Maryland II (Armored Cruiser No. 8)
(Armored Cruiser No. 8: displacement 13,680; length 503'11"; beam 69'7"; draft 26'; speed 22.4 knots; complement 890; armament 4 8-inch, 14 6-inch, 18 3-inch, 4 3‑pounders, 2 18-inch torpedo tubes; class Pennsylvania)
The seventh State, Maryland was admitted to the Union, on 28 April 1788.
The second Maryland (Armored Cruiser No. 8) was laid down by the Newport News Shipbuilding & Dry Dock Co., Newport News, Va., on 7 October 1901; launched on 12 September 1903; sponsored by Miss Jennie Scott Waters; and commissioned on 18 April 1905, Capt. R. R. Ingersoll in command.
In October 1905, following shakedown, Maryland joined the Atlantic Fleet for operations along the east coast and in the Caribbean, where she took part in the 1906 winter maneuvers off Cuba. The next summer she conducted a training cruise for Massachusetts Naval Militiamen, and then readied for transfer to the Pacific. Departing Newport on 8 September 1906, she sailed, via San Francisco and Hawaii, for the Asiatic station where she remained until October 1907. She then returned to San Francisco and for the next decade she cruised throughout the Pacific, participating in survey missions to Alaska (1912 and 1913); carrying Secretary of State Knox to Tokyo for the funeral of Emperor Meiji Tenno (September 1912); steaming off the Central American coast to aid, if necessary, Americans endangered by political turmoil in Mexico and Nicaragua (1913, 1914, and 1916); and making numerous training cruises to Hawaii and the South‑Central Pacific.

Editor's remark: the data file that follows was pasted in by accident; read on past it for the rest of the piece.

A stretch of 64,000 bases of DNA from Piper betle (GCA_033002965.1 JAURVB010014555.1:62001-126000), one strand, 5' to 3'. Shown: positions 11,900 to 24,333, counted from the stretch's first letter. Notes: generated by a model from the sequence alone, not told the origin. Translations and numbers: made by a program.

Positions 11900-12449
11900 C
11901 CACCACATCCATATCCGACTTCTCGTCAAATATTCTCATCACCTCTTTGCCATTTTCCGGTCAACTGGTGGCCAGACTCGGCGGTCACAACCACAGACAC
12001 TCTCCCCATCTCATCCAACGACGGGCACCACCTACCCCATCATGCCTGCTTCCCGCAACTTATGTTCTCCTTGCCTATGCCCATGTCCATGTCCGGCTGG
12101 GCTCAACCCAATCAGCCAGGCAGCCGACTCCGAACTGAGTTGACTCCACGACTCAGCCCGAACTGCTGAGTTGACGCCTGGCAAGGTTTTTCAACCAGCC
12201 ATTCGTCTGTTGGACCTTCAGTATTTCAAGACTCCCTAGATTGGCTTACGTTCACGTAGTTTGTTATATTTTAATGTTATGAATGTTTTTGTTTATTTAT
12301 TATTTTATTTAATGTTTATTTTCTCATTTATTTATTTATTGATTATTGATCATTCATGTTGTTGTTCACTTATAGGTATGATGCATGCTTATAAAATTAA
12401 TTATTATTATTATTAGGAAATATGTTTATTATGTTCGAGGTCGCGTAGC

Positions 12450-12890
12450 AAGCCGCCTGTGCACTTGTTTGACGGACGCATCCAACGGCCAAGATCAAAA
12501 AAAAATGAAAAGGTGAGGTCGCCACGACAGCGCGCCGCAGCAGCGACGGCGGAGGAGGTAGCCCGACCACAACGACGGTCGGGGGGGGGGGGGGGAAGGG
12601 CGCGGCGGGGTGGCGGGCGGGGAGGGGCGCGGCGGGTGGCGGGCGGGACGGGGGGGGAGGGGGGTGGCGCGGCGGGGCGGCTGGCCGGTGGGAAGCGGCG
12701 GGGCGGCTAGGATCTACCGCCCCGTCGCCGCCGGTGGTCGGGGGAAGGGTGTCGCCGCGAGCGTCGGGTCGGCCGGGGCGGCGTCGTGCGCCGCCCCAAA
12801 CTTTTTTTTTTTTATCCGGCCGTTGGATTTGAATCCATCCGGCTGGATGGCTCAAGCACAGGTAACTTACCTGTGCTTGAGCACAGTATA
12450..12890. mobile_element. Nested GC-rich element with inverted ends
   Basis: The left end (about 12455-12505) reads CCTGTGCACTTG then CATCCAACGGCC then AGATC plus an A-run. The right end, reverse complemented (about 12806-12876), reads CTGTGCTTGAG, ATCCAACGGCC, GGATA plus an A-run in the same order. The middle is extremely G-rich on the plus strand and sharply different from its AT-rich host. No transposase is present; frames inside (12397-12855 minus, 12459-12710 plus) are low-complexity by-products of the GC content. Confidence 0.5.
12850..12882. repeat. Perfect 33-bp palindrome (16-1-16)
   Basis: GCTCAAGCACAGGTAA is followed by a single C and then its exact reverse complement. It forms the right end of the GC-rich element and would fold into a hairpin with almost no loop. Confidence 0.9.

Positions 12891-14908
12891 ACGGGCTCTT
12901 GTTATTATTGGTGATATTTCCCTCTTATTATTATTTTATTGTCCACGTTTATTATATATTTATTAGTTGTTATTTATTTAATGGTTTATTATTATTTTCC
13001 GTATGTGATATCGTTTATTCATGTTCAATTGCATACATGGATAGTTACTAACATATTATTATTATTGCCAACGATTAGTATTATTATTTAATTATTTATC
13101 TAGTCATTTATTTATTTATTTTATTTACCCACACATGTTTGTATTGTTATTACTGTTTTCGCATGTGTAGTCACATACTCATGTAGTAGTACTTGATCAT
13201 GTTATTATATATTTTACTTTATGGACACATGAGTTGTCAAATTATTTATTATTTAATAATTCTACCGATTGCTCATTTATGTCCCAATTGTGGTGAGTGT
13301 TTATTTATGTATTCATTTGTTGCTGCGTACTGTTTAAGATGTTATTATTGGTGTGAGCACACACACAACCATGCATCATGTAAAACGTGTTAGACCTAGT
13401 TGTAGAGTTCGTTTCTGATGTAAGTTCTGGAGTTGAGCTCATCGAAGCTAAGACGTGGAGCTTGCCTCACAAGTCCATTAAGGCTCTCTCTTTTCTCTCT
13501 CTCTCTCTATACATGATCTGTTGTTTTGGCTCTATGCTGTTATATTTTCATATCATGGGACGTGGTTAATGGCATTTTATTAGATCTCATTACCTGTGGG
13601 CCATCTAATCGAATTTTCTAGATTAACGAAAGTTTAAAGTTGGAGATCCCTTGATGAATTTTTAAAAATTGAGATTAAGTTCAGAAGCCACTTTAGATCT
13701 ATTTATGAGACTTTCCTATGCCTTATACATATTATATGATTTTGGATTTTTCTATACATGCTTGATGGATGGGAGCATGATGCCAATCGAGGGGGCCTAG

When Congress declared war on Germany on 6 April 1917, the armored cruiser, renamed Frederick on 9 November 1916, steamed en route from Puget Sound to San Francisco. Taking on men and supplies at the latter port, she got underway for the Atlantic. From May 1917 through January 1918 she patrolled the southeastern Atlantic off the coast of South America. On 1 February she was assigned to escort duty in the North Atlantic and until the signing of the Armistice she convoyed troopships east of the 37th meridian. By 20 November she was attached to the Cruiser and Destroyer Force and before mid‑1919 had completed six round trips returning troops from France. Detached from that duty, she entered the Philadelphia Navy Yard, Pa., where she was briefly placed in reduced commission.
Frederick crossed the Atlantic again, carrying the U.S. Olympic Team to Antwerp, Belgium, as she conducted a naval reservist training cruise in July of 1920. At the end of that year she returned to the Pacific Fleet. Serving as flagship of the Train, Pacific Fleet, for the next year, she conducted only one lengthy cruise, to South America in March 1921. Operations off the west coast took up the remainder of her active duty career and on 14 February 1922 she decommissioned and entered the Reserve Fleet at Mare Island. She was stricken from the Naval Register on 13 November 1929 and sold on 11 February 1930.